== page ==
A patient walked into clinic wearing only a hospital gown, feet bare and EKG wires trailing. Just hours after having surgery, his dementia had prompted him to wander out of the hospital and walk two miles to proudly show off his new surgical scar to a familiar face. Physically unharmed, his heart was easy to fix but his memory was beyond repair.
Though the road to a cure has long seemed insurmountable, dementia advocates have recently found reason to celebrate. Scientists announced this week the development of a new tool that may help identify people who are prone to Alzheimer’s disease, and Bill Gates has made a 100 million dollar pledge to join the fight. These vital research dollars give renewed hope to millions of families who already realize that by the time any kind of dementia is diagnosed, treatment options are incredibly limited.
The aging of populations worldwide is leading to many healthcare challenges, such as an increase in dementia patients. One recent estimate suggests that 13.9% of people above age 70 currently suffer from some form of dementia like Alzheimer’s or dementia associated with Parkinson’s disease. The Alzheimer’s Association predicts that by 2050, 135 million people globally will suffer from Alzheimer’s disease.
While these are daunting numbers, some forms of cognitive diseases can be slowed if caught early enough. The key is early detection. In a recent study, my colleague and I found that machine learning can offer significantly better tools for early detection than what is traditionally used by physicians.
One of the more common traditional methods for screening and diagnosing cognitive decline is called the Clock Drawing Test. Used for over 50 years, this well-accepted tool asks subjects to draw a clock on a blank sheet of paper showing a specified time. Then they are asked to copy a pre-drawn clock showing that time. This paper and pencil test is quick and easy to administer, noninvasive, and inexpensive. However, the results are based on the subjective judgment of clinicians who score the tests. For instance, doctors must determine whether the clock circle has “only minor distortion” and whether the hour hand is “clearly shorter” than the minute hand.
A few weeks ago I wrote a post about the unbelievable cost associated with Alzheimer’s disease and how large a population it is likely to affect. According to an op-ed piece written by Sandra Day O’Connor, among others, it is estimated that by 2050 approximately 13.5 million Americans will be stricken with Alzheimer’s, up from five million today, and that the cumulative price tag for treating Alzheimer’s, in current dollars, will be $20 trillion. In contrast, remember that the cost of our ENTIRE healthcare system today is around $2.4 trillion.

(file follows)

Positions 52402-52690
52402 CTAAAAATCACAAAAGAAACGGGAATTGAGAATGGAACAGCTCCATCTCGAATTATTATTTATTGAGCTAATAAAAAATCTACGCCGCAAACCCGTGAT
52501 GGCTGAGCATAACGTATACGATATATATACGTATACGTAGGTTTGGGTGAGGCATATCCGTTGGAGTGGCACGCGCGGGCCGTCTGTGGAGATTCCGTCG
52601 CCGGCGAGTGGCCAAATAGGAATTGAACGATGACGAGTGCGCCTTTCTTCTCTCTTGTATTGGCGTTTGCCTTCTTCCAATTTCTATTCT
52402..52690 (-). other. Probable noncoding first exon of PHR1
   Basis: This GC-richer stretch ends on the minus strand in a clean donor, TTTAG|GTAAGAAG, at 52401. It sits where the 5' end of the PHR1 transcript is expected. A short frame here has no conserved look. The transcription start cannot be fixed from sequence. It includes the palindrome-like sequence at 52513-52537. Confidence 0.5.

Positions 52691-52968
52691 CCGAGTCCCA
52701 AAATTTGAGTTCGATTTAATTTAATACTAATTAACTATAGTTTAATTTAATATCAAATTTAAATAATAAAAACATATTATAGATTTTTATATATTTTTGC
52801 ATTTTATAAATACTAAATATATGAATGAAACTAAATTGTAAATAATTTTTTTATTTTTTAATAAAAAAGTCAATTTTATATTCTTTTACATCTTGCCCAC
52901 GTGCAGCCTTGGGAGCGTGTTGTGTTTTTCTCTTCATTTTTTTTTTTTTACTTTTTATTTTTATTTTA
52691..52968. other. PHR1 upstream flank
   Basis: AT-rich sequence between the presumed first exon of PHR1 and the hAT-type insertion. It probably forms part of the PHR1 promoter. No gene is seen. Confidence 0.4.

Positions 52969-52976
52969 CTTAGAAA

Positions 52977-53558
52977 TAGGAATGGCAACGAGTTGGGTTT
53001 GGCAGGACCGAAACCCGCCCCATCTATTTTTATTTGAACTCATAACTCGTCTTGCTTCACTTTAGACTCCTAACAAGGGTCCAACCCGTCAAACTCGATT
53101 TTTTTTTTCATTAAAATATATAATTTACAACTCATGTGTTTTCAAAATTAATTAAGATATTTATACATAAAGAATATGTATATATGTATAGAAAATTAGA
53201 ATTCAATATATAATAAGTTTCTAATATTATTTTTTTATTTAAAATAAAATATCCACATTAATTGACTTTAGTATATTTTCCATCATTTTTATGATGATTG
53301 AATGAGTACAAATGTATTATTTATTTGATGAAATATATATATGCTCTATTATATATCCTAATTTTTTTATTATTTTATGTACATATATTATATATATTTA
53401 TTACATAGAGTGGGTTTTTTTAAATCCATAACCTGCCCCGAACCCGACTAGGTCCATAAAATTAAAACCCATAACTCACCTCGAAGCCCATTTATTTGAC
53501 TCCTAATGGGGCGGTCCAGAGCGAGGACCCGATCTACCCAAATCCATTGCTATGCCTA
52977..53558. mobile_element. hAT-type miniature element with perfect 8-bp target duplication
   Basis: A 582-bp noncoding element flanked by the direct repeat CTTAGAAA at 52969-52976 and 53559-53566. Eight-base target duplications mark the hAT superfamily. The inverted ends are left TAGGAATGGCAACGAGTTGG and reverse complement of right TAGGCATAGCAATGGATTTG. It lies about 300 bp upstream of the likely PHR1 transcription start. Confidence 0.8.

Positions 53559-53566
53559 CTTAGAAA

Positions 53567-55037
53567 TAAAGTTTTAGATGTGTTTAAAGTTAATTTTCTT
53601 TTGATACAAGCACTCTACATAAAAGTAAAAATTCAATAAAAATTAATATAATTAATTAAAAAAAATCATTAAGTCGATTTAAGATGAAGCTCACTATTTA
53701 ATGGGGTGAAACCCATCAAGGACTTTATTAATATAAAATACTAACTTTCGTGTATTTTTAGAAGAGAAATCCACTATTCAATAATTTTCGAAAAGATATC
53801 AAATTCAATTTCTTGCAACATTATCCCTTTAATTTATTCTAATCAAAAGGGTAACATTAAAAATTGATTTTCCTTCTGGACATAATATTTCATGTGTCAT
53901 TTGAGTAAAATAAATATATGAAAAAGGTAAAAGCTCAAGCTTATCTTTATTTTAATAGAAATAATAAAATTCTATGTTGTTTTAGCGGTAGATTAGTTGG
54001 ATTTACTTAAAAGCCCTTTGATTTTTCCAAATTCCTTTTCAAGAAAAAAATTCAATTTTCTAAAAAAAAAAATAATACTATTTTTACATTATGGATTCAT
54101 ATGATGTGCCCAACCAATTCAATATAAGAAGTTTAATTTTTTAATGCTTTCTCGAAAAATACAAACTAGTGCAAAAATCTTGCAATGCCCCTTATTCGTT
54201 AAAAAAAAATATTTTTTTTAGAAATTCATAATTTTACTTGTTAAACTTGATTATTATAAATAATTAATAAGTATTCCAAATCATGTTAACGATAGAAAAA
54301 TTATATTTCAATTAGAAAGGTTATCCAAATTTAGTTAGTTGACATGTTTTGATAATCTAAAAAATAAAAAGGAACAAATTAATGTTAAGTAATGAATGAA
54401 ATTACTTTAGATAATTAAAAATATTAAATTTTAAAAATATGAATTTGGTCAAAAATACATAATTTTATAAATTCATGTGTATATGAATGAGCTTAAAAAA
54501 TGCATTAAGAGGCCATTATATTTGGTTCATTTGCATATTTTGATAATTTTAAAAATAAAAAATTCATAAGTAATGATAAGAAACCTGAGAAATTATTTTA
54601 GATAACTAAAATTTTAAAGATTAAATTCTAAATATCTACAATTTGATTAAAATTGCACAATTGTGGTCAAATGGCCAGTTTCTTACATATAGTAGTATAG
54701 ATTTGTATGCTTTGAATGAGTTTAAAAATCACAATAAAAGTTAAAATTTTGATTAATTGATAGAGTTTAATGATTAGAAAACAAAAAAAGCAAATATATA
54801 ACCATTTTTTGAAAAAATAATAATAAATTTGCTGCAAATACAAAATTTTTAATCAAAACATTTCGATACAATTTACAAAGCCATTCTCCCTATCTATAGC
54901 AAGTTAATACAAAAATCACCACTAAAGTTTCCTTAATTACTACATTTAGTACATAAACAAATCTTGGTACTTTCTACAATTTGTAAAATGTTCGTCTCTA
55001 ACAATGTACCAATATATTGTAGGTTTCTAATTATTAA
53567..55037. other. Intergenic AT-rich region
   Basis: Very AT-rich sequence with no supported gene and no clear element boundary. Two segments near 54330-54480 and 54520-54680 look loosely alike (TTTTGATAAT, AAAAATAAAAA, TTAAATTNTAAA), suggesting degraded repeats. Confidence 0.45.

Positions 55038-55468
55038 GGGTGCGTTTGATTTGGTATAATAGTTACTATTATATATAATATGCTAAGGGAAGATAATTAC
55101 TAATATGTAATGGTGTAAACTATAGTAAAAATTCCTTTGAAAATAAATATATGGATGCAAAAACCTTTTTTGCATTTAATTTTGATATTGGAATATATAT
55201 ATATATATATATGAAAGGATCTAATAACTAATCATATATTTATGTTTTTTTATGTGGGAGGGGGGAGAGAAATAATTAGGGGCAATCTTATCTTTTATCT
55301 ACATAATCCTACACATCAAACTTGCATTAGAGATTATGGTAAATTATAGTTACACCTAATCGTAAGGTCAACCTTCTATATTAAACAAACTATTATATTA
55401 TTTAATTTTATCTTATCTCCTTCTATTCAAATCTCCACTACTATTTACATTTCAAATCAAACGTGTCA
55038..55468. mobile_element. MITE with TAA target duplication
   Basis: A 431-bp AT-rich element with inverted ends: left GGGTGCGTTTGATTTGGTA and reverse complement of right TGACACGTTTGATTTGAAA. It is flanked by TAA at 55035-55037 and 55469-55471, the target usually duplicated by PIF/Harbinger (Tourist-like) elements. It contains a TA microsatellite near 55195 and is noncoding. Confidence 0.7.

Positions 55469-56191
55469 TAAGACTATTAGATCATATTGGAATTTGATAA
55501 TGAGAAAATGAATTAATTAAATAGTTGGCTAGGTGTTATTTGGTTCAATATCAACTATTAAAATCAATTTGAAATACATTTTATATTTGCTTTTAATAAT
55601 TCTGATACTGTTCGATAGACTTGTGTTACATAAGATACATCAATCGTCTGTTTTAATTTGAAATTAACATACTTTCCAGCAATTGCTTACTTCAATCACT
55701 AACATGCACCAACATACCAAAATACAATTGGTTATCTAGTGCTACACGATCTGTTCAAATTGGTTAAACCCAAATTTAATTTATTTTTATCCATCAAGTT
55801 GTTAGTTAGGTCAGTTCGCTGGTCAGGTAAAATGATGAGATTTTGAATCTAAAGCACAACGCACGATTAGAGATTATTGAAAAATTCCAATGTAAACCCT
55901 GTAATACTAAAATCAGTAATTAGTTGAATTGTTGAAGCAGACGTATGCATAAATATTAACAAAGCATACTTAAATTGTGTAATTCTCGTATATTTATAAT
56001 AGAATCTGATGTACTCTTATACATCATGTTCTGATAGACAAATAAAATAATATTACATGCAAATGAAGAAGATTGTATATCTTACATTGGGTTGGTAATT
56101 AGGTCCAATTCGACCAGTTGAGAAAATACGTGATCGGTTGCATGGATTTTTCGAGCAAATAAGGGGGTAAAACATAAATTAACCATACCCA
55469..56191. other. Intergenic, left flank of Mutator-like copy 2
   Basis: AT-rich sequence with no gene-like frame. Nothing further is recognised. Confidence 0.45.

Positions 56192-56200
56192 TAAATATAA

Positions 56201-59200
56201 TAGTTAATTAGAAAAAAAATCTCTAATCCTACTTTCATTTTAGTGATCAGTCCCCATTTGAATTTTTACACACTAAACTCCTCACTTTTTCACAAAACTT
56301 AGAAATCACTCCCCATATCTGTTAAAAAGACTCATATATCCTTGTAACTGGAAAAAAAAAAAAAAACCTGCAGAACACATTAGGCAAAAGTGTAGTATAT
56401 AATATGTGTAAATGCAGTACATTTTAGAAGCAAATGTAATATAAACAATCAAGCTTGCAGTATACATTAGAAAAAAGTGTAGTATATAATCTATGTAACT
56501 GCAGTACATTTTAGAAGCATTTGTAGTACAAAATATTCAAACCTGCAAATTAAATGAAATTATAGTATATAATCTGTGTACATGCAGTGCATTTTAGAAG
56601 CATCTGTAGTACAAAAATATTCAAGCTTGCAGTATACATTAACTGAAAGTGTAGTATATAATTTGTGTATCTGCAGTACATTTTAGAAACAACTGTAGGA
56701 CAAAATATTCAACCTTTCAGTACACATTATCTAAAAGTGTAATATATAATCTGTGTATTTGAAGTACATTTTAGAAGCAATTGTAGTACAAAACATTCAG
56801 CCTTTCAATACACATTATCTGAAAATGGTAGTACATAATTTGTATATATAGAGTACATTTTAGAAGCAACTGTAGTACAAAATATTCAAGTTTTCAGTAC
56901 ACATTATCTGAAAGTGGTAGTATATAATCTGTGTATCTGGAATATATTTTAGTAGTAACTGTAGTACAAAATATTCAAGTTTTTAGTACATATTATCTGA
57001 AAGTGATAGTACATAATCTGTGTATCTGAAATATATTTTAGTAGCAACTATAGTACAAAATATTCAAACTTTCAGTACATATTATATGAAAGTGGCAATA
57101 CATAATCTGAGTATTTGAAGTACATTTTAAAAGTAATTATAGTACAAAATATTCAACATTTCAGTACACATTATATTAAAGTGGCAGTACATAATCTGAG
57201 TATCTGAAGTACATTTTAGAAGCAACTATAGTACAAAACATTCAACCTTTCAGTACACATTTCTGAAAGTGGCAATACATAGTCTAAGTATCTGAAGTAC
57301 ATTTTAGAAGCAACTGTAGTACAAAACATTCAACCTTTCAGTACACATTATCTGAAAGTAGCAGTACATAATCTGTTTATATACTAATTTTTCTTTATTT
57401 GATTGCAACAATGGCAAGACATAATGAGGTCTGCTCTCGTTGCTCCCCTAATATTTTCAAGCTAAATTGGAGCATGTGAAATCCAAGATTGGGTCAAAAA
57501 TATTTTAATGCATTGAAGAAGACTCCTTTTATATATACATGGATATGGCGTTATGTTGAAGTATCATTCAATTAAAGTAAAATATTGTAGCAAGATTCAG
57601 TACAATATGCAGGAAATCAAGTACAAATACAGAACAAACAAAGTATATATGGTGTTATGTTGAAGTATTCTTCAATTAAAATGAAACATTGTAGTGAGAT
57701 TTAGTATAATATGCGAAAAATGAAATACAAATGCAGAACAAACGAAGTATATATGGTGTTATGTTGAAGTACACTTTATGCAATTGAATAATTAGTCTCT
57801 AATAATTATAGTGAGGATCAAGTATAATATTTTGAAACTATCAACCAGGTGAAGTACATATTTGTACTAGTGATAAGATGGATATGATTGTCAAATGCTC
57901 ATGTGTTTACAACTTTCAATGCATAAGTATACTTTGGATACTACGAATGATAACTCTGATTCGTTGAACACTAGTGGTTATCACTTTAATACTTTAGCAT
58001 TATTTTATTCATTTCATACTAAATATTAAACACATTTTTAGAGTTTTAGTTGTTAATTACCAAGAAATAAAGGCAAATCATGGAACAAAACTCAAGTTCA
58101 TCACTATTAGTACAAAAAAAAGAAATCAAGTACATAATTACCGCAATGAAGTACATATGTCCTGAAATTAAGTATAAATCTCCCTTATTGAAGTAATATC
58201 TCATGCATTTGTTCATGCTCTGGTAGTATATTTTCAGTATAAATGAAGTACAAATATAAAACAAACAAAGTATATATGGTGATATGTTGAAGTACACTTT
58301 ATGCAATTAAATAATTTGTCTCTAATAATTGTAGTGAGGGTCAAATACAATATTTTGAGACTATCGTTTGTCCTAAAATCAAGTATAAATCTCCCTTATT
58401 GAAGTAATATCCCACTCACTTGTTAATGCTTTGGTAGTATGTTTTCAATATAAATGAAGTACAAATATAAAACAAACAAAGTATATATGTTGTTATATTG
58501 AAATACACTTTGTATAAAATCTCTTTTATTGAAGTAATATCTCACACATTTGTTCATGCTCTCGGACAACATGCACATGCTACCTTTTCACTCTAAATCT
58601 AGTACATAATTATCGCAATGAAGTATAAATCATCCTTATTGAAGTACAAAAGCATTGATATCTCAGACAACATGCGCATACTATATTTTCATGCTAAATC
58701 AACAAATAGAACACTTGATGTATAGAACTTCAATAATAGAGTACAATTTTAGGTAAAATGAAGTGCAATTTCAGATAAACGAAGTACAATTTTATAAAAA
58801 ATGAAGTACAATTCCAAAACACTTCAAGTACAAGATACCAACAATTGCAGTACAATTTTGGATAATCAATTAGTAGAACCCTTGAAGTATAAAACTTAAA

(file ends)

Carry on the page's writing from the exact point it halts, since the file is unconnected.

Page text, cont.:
This week there was a follow-up piece in the NY Times entitled, “Tests Detect Alzheimer’s Risks, but Should Patients Be Told?”The article described how new diagnostic tests have become available that make it possible to detect early Alzheimer’s and, more interestingly, to predict more accurately one’s likelihood of getting Alzheimer’s in the future. The focus of the article was the moral and ethical dilemma presented by the availability of this knowledge.
Since there is no known treatment for Alzheimer’s and none on the short term horizon, physicians with knowledge of a patient’s Alzheimer’s risk are put in an interesting spot. If they tell their patients the bad news, it may have a profound negative effect on their psyche and lead to debilitating depression; if they don’t tell, they are withholding information that might enable a person to prepare their life more effectively to deal with the oncoming challenges. As the article so well articulates:
“Modern medicine has produced new diagnostic tools, from scanners to genetic tests, that can find diseases or predict disease risk decades before people would notice any symptoms. At the same time, many of those diseases have no effective treatments. Does it help to know you are likely to get a disease if there is nothing you can do? “
In the last several weeks I lost my phone (recovered), my iPod (gone) and even a piece of jewelry (I am pretty sure the cat is guilty). I was at the airport when I couldn’t remember where I parked my car for long enough to wonder if I actually did drive myself there. (Don’t judge me; I know you do it too.)
All of us are prone to losing objects and forgetting appointments and struggling for that word on the tip of our tongue that we definitely should know. Sometimes we even forget the names of people who live in our house just for a second; admit it: how many times have you called your child by the dog’s name?
Those momentary lapses of memory can be amusing or frustrating, but they usually don’t slow us down much. We laugh it off and say, “wow, I must be getting old” and move on to the next task. An op-ed I read recently in the NY Times, however, made me realize we don’t long have the luxury of humor when it comes to this issue.
Authored by Supreme Court justice Sandra Day O’Connor (ret.), Nobel Laureate neurologist Dr. Stanley Prusiner and Age Wave expert Ken Dychtwald, and entitled The Age of Alzheimer’s, the article pointed out these astonishing facts:
Starting on Jan. 1, our 79-million-strong baby boom generation will be turning 65 at the rate of one every eight seconds. That means more than 10,000 people per day, or more than four million per year, for the next 19 years facing an increased risk of Alzheimer’s. Although the symptoms of this disease and other forms of dementia seldom appear before middle age, the likelihood of their appearance doubles every five years after age 65. Among people over 85 (the fastest-growing segment of the American population), dementia afflicts one in two. It is estimated that 13.5 million Americans will be stricken with Alzheimer’s by 2050 – up from five million today.Continue reading…